Tuesday, May 27, 2008

LinqDataSource error on Update or Insert

Here is a reminder for myself about a problem that happens, and I always end up having to search to remember the solution. When performing an update or insert on a LinqDataSource, say from a GridView you get the error "Could not find a row that matches the given keys in the original values stored in ViewState. Ensure that the 'keys' dictionary contains unique key values that correspond to a row returned from the previous Select operation."... Sounds complicated.

Well it isn't. Check that you have set the DataKeyNames property on the GridView with the column name of the primary key(s) of the LinqDataSource table. But that doesn't make sense, you say.

It does if you have a look at the stack trace. For example,
System.Web.UI.WebControls.LinqDataSourceView.GetOriginalValues(IDictionary keys) +926 System.Web.UI.WebControls.LinqDataSourceView.BuildUpdateDataObjects(Object table, IDictionary keys, IDictionary values, IDictionary oldValues) +102 System.Web.UI.WebControls.LinqDataSourceView.ExecuteUpdate(IDictionary keys, IDictionary values, IDictionary oldValues) +87 System.Web.UI.DataSourceView.Update(IDictionary keys, IDictionary values, IDictionary oldValues, DataSourceViewOperationCallback callback) +78

The LinqDataSource is just like the old SqlDataSource - it needs to know how to lookup the row in the database table to work out what you have changed. If you don't tell it the keys to lookup in the table, how will it ever know which row you were editing? Once the DataKeyNames are specified those columns are used to find the original row in the database, compare and merge your update changes and commit them back to the row. Simple. Now I just have to remember "Set the DataKeyNames property"...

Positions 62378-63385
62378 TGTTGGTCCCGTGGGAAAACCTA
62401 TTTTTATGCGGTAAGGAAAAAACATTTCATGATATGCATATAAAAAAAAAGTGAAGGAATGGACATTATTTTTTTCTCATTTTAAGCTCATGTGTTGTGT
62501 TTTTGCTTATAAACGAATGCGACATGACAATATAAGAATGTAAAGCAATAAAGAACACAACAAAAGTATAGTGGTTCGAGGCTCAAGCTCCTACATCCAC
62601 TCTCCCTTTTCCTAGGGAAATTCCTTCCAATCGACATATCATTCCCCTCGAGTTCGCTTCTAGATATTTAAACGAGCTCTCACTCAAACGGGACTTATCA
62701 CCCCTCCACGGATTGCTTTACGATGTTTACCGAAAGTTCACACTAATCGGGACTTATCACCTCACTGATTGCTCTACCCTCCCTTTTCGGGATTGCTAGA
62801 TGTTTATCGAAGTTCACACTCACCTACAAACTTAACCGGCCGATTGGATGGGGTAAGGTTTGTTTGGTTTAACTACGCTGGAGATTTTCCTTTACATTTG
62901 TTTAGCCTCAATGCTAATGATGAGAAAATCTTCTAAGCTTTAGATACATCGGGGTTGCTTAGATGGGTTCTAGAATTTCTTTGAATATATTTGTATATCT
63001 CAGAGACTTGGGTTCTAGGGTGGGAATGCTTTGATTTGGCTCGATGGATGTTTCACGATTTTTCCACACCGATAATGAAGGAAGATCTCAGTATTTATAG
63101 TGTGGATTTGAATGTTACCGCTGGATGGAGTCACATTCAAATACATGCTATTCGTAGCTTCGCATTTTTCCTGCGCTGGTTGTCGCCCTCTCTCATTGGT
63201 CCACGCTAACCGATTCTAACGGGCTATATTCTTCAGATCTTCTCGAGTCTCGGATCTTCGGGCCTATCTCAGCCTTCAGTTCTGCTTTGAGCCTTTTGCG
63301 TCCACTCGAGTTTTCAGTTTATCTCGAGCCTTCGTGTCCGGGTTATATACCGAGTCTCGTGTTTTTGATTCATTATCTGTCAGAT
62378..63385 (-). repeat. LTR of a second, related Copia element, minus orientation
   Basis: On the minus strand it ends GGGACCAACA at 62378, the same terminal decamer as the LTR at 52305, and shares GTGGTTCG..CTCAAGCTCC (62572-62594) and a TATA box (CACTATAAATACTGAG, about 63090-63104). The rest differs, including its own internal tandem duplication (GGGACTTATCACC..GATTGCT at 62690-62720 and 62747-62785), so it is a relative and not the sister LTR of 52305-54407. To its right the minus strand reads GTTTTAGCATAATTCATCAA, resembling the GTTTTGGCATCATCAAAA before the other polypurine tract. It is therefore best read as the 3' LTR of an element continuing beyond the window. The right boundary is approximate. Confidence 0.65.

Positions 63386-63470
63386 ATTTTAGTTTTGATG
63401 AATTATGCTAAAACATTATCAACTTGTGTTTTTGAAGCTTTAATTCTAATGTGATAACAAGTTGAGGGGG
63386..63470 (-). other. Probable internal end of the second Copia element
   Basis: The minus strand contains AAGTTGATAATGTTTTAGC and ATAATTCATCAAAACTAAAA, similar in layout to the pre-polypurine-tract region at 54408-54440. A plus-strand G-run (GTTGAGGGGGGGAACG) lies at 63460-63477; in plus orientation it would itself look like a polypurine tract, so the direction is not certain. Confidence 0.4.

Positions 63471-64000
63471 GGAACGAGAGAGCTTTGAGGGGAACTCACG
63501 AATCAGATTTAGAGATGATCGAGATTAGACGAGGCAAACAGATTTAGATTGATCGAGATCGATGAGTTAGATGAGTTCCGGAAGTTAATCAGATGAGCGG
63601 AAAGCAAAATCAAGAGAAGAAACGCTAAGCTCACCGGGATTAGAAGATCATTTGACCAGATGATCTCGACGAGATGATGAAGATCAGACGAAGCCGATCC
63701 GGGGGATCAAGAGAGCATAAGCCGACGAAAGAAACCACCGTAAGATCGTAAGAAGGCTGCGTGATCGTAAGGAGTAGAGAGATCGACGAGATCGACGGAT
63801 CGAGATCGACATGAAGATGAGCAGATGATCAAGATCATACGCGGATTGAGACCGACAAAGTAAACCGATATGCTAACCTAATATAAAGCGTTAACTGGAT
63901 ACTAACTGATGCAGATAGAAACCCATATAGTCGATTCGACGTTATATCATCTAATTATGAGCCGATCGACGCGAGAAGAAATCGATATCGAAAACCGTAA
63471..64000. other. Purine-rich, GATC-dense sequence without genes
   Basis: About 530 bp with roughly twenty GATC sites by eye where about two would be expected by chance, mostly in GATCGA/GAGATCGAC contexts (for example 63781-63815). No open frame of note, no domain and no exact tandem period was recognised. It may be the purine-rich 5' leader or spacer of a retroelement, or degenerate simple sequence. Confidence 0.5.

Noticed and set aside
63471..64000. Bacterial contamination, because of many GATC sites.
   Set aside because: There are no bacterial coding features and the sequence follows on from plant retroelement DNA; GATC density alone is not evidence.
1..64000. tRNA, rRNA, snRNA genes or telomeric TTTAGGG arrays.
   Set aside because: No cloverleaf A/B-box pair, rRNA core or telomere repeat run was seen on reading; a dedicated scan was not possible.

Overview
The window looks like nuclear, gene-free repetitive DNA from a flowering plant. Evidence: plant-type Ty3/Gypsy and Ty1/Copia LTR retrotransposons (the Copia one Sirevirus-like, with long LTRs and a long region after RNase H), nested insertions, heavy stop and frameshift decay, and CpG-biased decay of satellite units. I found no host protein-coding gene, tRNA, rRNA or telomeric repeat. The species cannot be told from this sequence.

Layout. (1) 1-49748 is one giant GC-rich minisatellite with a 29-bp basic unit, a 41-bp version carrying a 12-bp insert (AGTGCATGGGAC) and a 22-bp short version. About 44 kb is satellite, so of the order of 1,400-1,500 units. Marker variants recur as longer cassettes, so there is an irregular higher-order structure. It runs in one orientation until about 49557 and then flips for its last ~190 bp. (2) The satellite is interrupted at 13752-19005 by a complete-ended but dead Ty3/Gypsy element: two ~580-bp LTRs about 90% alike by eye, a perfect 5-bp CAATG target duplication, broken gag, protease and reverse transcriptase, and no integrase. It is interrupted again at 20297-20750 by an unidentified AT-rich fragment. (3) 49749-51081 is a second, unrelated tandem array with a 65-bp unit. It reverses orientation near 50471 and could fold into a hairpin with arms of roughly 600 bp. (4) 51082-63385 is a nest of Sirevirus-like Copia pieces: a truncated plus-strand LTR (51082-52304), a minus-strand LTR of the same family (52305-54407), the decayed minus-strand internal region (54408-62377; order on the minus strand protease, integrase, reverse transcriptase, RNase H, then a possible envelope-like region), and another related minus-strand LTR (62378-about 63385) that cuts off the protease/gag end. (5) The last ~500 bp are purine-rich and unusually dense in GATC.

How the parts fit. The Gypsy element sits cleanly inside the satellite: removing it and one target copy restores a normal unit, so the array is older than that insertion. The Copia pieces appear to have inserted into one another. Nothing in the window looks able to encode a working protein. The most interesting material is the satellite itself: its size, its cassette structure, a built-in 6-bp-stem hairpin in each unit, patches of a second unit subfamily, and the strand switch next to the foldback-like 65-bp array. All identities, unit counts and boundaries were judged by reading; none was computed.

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Tuesday, May 20, 2008

Windows Workflow still immature

I have been spending the last couple of weeks looking at how to integrate Microsoft Windows Workflows into my ASP.Net website. It is a basic usage of workflow - implement a state machine, do some processing on state initialisation, maybe fire an email or reminder here and there. It all sounds great on the surface and it basically works. But there are a few things that will just mean that it isn't workable in my site.

You see I have long running workflows, let's say longer than a week. They might hang around waiting for user input, a client to phone back, fill in a web form or something of that nature. However I am taking an agile approach to this particular development - releasing little functionality increments for the client. The problem is that workflows are tied to assembly versions, and my assembly versions are changing all the time. Not to mention that the workflow structure is also changing all the time.

So what do I do? Something like Ruurd Boeke suggests could pass, but hell that is a lot of work, considering I'll be doing this every two weeks or so. I don't have a good solution, so for the moment it is shelved. I'll just implement a basic state flag on my object and then provide a generic mechanism for faking the state flow. If things are designed right then I should be able to reuse any code in workflow activities once it all gets running. I'll try to use workflows for some of the short tasks that are required, just to make sure I am still getting my feet wet with the technology.

This seems like a typical trend for Microsoft to release something that is really, really beta (nay, alpha?) to gauge public opinion and then develop it a production standard later on. Windows workflows seem to me like they are nowhere near ready for production systems.

Do you have an opinion??

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